While New York City recently celebrated the 50th anniversary of the Stonewall uprising with much hoopla and an enormous traffic-stopping Gay Pride parade that went on well into the night, New York’s Lincoln Center Theater chose to feature the other side of the coin by mounting the American premiere of playwright Chris Urch’s The Rolling Stone. Sensitively directed by Saheem Ali – the play, an import from London – is scheduled to run through Sunday, August 25th.
Though all six characters in this harrowing political play are fictionalized, the fact that in 2010 The Rolling Stone, a Ugandan newspaper, urged on by anti-gay Christian missionaries from the United States, started to publish the names, addresses and photos of suspected gay men which in turn inspired Urch to write this play, is very real. Chillingly so! For shockers, the inflammatory newspaper headline “Hang Them” – reminiscent of Hillary’s “Lock Her Up!” chants – appeared at the top of each page in bold type.
As you can well imagine violent attacks, even a murder followed, and the lives of many suspected homosexual men and their families were turned upside down. While the play is set in Uganda it is only the tip of the iceberg, as such happenings have been taking place, and still are, in countries all over the world for decades, if not centuries. Today in Africa alone over half of its 54 countries, including Uganda, have criminalized homosexuality, with many advocating prison for life, and even death.
Saheem Ali, who grew up in East Africa and is queer himself, is the perfect choice to direct The Rolling Stone. As he told one interviewer during a rehearsal break Urch’s play had particular resonance for him. “I understand the play’s particular brand of homophobia. I was homophobic when I was growing up. I did not know any openly pay people. It was only when I came to the United States for college – Northestern University in Boston – that I met gay people.’
As the lights go up on act one, after a rousing religious hymn that lets the audience know that religion is going to be a large part of this play, we see two young men in a boat. It is night and the sky is star-filled. From their light banter it is obvious that they are on their first date and on their way, tentatively so, to being more than just close friends.
Dembe (a wonderful Ato Blankson-Wood) is an 18 year old Ugandan. Sam (a cool, calm, and collected Robert Gilbert) with a Ugandan mother and an Irish father is a mixed-race doctor from Ireland. In his late twenties (or is it early 30s) he is the older of the two. Sam has come to Africa, as he tells Dembe, “to try to do good.” Throughout this short introductory scene it is obvious that love is in the air. It is also obvious that two men alone in a boat at night are playing in extremely dangerous waters. This is made explicitly clear when Dembe nervously questions whether or not they are being watched. Dropping another ominous clue of what’s to come Sam takes several pictures of Dembe.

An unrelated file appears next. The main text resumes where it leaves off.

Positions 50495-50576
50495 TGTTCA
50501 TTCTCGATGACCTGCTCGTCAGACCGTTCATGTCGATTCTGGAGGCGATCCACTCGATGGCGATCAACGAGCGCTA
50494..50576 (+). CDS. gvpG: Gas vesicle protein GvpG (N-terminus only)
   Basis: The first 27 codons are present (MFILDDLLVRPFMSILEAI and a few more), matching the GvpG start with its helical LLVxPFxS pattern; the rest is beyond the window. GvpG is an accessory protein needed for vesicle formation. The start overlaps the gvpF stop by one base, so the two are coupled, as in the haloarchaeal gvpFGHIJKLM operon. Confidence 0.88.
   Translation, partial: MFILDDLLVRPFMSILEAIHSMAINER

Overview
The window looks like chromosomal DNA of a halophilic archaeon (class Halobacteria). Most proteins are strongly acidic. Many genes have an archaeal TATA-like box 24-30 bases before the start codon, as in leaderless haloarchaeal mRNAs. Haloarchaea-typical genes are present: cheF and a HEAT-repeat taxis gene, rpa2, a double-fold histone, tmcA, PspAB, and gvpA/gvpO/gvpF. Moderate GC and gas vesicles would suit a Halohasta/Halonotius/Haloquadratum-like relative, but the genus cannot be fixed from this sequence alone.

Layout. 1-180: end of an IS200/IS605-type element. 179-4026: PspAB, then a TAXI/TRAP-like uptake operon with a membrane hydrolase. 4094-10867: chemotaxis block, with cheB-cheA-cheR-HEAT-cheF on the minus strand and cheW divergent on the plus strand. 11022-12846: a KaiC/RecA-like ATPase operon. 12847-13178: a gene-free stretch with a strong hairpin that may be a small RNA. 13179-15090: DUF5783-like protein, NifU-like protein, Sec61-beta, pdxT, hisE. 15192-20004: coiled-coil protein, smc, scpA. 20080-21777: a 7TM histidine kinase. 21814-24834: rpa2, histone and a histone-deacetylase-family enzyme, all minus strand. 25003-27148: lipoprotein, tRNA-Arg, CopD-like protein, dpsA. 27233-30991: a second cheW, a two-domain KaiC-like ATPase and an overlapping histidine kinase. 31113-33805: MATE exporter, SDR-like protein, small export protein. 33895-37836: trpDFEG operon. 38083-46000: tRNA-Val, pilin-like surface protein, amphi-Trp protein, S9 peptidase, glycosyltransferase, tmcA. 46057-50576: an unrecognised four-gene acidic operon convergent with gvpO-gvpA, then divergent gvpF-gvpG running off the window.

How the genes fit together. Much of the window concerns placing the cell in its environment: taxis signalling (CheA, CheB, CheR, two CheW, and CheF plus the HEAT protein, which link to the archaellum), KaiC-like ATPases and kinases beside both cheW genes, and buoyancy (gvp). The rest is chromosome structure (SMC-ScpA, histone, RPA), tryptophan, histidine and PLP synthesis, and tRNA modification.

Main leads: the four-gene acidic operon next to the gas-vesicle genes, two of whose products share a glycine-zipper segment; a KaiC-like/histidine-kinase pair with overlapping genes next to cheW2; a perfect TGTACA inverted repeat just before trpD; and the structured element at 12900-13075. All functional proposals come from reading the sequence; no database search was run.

Adding more fuel to the fire we learn that earlier in the day Dembe attended his father’s funeral. Later on it is revealed that a lot less money than expected was left for the family which greatly lessons the chance of both Dembe and his sister Wummie (Latoya Edwards) to continue their education in London.
Adding more subplots than a seven layer cake, we also learn that Dembe’s father was a greatly loved pastor, the church is looking for his replacement, and that Dembe’s older brother Joe (a solid and fiery James Odom) is hell-bent, no matter what it takes, in filling that role.
Rounding out this fine cast is Mama, an excitingly explosive Myra Lucretia Taylor. A scheming self-serving church congregant and family friend Mama also has a daughter Naome (the deliciously silent Adenike Thomas) who for some unknown reason has not spoken one word in the past six months. The secret-hiding Mama – only she knows why her daughter stopped speaking – having some power in the church manages to get Joe appointed as the new Pastor. Of course, strings are attached.
The expository-filled act one, though well acted and moderately enjoyable, is mostly surface. Act two does an about turn with a fusillade of deeply heart-felt scenes that pack a wallop, many totally unexpected. Secrets are revealed, photos come back to bite, Mama reveals her true colors, Naome shockingly utters a scream, Dembe and Sam come under public suspicion, Sam and Wummie have a confrontation, and Dembe reveals his true nature to both his family and to Naome, as she tellingly hangs on to every word as he unveils his heart. It is the most intimate, truthful, and beautifully written moment in the play. Fittingly, it takes place on a boat in the quiet calmness of the water.
Most shockingly, though not totally unexpected given Joe’s macho behavior as the newly head of the family, to keep his job as Pastor, protect his family, and please his congregation, he delivers a vitriolic anti-homosexual sermon. “I ask the Lord what shall be done and the Lord tells me for us to look to our children. Look to our boys and if we see a limp wrist, we crush it.”
At the end of play, as their world appears to be falling apart, Dembe, Wummie and Joe, have no other choice but to leave their fate in the hand of God. Whether this will be of any help at all is left up in the air.
By Edward Rubin, Contributing Editor
Cast: Ato Blankson-Wood, Latoya Edwards, Robert Gilbert, Myra Lucretia Taylor, Adenike Thomas and James Udom
Technical: Set: Arnulfo Maldonado, Costumes: Dede Ayite, Lighting: Japhy Weideman, Original Music and Sound: Justin Ellington
The Rolling Stone
Mitzi E. Newhouse Theater at Lincoln Center
150 West 56 Street, New York, through August 25, 2019
Directed by Saheem Ali, its running time is 1 hours and 50 minutes without an intermission.
For more information, or to buy tickets check out www.lct.org or call 212-230-2200.